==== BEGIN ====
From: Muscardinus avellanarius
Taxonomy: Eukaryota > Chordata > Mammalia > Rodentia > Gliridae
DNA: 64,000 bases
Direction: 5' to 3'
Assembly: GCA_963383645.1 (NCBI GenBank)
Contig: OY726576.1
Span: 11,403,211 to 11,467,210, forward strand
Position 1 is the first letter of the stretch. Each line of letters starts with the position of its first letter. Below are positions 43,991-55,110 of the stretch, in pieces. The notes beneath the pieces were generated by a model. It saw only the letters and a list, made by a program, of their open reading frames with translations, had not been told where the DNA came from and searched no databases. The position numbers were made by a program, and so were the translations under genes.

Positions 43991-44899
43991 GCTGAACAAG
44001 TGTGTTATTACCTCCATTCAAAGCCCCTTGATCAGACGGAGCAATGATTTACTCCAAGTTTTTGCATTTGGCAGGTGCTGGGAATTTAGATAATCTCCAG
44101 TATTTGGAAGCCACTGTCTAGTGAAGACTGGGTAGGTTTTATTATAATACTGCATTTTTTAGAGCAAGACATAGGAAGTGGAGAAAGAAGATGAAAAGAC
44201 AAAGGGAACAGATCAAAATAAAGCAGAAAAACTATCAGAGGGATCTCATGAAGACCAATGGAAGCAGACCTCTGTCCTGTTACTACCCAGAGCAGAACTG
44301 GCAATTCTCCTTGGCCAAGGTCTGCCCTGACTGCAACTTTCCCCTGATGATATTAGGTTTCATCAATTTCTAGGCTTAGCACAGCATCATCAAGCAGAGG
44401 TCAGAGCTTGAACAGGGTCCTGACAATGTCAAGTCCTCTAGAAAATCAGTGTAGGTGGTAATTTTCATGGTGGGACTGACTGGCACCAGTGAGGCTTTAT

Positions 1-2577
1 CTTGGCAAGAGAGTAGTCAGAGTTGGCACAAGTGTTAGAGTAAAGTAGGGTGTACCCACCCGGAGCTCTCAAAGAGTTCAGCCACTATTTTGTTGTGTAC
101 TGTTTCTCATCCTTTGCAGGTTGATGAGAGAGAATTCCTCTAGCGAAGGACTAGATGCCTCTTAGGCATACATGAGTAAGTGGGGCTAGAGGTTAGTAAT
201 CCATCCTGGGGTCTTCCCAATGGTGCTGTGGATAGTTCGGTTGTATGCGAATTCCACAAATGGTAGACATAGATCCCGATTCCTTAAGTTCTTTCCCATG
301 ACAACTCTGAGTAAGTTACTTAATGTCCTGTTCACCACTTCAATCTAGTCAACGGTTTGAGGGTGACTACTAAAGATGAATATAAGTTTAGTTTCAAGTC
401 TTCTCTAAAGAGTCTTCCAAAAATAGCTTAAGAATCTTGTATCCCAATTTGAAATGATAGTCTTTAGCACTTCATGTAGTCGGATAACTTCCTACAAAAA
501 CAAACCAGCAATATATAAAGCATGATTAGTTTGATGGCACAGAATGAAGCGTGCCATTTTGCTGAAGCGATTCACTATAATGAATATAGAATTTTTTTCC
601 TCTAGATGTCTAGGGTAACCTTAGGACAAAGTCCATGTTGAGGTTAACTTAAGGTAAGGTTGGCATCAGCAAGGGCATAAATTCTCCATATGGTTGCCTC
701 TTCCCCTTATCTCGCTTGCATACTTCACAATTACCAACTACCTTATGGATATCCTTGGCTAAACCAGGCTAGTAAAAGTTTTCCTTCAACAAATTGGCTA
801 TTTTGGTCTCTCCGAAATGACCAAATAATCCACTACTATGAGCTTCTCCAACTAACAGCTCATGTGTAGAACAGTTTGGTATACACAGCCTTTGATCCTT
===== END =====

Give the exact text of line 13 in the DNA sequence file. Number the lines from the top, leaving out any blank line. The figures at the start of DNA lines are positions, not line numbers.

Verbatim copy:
44201 AAAGGGAACAGATCAAAATAAAGCAGAAAAACTATCAGAGGGATCTCATGAAGACCAATGGAAGCAGACCTCTGTCCTGTTACTACCCAGAGCAGAACTG